The Armenian Church belongs to the group of three “ancient Eastern” Christian churches, descending from the Armenian, Alexandrian and Syrian traditions, whose rites express specific ethnic and national characteristics.
The Armenian people, the first to embrace Christianity as a national religion, have been present in Jerusalem since the 5th century, when they established their first communities and developed an entire quarter around the Cathedral of St. James, a quarter that still occupies today a sixth of the entire Old City.
Along with the Latins and the Greek Orthodox, the Armenian Orthodox are one of the three religious communities subject to the Status Quo at the Church of the Holy Sepulchre, the sanctuary which in Armenian is called “Surp Harutyun”.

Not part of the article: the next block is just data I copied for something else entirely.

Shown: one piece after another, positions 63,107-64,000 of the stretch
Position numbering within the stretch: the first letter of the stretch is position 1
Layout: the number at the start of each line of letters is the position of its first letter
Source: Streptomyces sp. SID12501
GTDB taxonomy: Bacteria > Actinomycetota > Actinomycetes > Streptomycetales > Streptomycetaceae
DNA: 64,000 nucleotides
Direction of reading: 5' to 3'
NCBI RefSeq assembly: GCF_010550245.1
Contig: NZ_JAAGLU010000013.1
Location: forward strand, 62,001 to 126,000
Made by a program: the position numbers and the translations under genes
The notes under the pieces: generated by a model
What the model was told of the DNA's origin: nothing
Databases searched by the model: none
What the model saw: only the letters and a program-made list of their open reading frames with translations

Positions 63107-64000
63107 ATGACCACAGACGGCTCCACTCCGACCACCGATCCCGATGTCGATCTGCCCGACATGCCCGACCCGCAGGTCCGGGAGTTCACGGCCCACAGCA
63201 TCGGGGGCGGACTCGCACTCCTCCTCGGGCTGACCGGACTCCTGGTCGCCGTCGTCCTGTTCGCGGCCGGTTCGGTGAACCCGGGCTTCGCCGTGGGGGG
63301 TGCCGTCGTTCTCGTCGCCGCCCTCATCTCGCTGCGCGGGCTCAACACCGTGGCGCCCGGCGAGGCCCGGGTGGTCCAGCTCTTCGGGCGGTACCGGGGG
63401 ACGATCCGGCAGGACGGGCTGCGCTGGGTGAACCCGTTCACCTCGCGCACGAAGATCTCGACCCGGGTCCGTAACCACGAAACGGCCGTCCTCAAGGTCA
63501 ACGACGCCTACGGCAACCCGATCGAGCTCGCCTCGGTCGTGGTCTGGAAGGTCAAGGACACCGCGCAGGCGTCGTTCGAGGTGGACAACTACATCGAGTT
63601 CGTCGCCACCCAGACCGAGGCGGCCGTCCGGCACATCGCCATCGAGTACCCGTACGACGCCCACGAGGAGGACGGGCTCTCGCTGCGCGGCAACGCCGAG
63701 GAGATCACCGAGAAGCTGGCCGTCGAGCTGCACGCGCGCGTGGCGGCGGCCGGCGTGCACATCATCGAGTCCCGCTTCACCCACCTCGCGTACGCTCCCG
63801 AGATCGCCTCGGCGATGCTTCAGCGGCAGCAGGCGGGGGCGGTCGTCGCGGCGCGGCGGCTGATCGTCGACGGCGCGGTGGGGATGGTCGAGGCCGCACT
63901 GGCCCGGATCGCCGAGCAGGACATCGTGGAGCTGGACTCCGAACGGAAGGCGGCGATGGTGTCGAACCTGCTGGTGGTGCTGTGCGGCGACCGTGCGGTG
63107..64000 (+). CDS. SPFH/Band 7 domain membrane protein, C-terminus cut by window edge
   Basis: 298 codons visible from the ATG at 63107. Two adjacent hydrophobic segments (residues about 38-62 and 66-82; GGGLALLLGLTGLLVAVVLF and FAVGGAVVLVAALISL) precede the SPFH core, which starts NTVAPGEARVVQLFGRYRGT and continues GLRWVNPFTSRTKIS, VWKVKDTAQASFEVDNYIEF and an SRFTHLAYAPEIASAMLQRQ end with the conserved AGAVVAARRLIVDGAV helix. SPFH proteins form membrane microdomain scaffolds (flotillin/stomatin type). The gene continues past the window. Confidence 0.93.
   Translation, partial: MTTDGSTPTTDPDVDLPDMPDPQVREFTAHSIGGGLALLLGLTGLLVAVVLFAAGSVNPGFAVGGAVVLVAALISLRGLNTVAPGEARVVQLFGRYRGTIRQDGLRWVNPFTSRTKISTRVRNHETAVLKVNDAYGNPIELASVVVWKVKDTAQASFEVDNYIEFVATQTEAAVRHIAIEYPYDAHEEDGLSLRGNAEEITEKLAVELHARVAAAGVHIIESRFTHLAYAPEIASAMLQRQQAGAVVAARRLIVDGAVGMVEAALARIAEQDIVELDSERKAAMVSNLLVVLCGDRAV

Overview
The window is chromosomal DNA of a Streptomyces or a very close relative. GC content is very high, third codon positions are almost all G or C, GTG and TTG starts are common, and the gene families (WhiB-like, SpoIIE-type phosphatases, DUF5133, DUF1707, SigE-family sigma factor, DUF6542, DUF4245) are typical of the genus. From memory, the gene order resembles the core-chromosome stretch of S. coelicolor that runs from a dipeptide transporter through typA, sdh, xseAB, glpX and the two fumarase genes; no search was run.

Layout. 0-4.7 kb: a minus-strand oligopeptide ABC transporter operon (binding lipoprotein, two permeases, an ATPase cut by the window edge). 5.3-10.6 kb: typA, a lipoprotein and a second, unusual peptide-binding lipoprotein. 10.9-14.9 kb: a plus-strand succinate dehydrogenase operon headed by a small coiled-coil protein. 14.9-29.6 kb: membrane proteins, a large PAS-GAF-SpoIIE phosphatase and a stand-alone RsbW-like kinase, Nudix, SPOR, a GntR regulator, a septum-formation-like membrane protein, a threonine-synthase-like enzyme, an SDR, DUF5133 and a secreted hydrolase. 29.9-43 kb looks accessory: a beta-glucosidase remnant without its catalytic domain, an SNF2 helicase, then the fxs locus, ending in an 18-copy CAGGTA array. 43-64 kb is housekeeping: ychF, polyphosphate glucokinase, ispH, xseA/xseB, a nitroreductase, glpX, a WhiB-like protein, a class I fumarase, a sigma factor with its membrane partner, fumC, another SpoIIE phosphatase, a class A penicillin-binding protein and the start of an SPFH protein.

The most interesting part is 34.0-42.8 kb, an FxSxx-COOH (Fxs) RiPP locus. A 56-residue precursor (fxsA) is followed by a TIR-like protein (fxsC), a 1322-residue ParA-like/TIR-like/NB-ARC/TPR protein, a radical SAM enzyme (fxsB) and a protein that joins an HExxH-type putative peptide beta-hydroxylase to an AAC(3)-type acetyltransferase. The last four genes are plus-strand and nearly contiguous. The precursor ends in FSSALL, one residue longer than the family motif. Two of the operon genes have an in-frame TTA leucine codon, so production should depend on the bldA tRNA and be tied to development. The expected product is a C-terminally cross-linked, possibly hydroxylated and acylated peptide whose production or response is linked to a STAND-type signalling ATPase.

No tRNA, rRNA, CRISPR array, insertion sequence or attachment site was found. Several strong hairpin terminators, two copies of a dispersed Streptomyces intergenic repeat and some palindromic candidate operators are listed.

The myriad of small crosses (khachkar) carved in stone that accompany the pilgrim in the Armenian Chapel of St. Helena are a clear sign of that nation’s devotion to the cross.
It is not unusual to arrive at the Tomb and see young Armenian seminarians dressed in their blue cassocks, in the midst of their rituals and chanted liturgies in the ancient Armenian language.
The Armenian presence in the church is also recognizable by their characteristic cross without the figure of Christ, in which floral motifs branch out from the four arms, signifying the origin of life and salvation in the Crucified One.